Byline: Paul Reynolds
I was surprised to read the story in the Dec. 21-Jan 3 issue about the former restaurant/steamboat replica Reuben E. Lee sinking at a local shipyard while it was being repaired. And the main reason I was surprised is that I thought it had fallen apart and disappeared years ago.
My wife reminded me that the sistership Reuben E. Lee in Newport Beach had been dismantled, sold off and had its remains scuttled some time ago — but the San Diego version evidently lived on a bit longer.
I miss the old days when we had lots of restaurant ships along the West Coast. But I can’t say that my dining experiences aboard any of them were very memorable, when it came to the food served.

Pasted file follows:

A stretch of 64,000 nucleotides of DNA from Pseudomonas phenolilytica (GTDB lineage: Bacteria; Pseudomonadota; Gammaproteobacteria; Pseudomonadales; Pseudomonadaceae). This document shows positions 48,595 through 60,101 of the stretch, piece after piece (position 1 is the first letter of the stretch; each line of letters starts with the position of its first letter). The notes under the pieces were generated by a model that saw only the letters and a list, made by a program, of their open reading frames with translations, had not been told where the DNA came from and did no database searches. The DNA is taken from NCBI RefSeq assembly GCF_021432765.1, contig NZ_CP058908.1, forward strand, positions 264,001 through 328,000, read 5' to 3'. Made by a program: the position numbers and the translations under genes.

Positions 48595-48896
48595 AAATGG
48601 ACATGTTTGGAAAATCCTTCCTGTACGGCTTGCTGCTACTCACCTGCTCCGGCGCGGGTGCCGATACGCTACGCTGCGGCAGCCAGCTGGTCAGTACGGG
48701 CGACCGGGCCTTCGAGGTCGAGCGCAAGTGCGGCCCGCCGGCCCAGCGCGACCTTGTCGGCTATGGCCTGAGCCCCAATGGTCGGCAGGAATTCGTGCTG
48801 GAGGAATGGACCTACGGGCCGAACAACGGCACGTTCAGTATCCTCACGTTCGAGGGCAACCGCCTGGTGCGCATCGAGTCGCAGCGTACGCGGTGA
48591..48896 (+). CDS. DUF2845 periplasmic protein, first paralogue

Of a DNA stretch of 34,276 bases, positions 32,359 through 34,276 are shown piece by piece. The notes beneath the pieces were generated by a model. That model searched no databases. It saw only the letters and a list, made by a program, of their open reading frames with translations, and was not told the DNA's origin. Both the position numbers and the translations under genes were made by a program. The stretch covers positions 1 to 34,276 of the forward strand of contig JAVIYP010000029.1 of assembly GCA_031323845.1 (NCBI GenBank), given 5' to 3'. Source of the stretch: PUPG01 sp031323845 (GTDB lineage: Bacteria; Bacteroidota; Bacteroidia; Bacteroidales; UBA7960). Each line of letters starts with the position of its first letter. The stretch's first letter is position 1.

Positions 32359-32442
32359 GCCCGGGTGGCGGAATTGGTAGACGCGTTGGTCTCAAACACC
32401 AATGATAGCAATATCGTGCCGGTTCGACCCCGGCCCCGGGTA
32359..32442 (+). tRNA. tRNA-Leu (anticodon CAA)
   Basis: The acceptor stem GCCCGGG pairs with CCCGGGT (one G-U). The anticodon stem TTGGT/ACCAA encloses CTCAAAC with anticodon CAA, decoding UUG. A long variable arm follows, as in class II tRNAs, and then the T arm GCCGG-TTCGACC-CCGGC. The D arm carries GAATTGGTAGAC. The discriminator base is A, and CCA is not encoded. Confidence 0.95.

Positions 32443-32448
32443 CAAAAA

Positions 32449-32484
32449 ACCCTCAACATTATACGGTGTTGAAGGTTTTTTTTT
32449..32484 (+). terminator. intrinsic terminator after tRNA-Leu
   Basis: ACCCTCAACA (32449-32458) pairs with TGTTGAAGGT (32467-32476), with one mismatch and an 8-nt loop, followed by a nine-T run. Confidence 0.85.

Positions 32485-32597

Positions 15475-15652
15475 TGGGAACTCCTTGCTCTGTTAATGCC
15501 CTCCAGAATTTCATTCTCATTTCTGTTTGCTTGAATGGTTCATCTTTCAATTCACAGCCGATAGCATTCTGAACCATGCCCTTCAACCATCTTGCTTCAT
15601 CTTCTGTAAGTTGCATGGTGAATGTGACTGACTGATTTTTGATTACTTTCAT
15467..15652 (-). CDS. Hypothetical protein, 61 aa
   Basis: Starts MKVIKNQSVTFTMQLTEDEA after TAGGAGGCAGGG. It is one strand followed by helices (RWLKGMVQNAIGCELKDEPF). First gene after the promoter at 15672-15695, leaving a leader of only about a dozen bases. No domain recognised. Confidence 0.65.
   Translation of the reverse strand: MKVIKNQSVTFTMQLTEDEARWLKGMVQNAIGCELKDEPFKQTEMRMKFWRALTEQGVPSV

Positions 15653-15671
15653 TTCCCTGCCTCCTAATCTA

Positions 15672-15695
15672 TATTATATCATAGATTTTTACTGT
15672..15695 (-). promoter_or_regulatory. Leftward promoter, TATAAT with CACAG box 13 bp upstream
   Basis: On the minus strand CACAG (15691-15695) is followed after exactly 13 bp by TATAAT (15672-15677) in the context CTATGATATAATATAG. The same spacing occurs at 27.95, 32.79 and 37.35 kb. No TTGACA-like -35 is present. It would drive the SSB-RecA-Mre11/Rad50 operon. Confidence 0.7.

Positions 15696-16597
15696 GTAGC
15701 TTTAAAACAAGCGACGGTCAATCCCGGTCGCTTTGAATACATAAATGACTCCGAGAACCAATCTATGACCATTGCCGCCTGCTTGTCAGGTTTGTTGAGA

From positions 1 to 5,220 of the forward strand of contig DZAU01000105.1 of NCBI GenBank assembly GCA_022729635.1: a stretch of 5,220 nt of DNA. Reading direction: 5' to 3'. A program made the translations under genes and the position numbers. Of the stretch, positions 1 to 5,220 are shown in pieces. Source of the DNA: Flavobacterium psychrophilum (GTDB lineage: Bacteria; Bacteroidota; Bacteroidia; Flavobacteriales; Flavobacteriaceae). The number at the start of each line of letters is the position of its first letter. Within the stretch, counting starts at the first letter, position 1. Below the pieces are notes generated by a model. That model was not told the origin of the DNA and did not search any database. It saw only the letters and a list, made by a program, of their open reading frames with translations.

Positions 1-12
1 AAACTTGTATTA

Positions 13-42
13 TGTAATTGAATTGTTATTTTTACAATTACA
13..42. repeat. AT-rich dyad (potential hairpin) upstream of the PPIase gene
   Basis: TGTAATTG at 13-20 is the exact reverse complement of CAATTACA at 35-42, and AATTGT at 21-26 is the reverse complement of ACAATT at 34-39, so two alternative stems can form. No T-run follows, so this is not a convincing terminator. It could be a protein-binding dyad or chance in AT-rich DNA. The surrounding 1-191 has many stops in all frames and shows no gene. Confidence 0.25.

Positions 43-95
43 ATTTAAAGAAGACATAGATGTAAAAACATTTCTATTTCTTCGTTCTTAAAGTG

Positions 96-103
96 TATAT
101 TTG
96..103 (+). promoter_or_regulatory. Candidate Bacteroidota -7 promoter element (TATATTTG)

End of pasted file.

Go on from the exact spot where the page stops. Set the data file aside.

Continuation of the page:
These eat-aboard boats were curiosities, and nothing more. But little curiosities and novelties like those stick in our memory, somehow tug at our heartstrings and make us nostalgic for the bygone days of our youth that will never return — except in our memories.
I don’t expect Reuben E. Lee will ever return (as a restaurant, anyway) — even if they somehow salvage the steamboat that once housed it.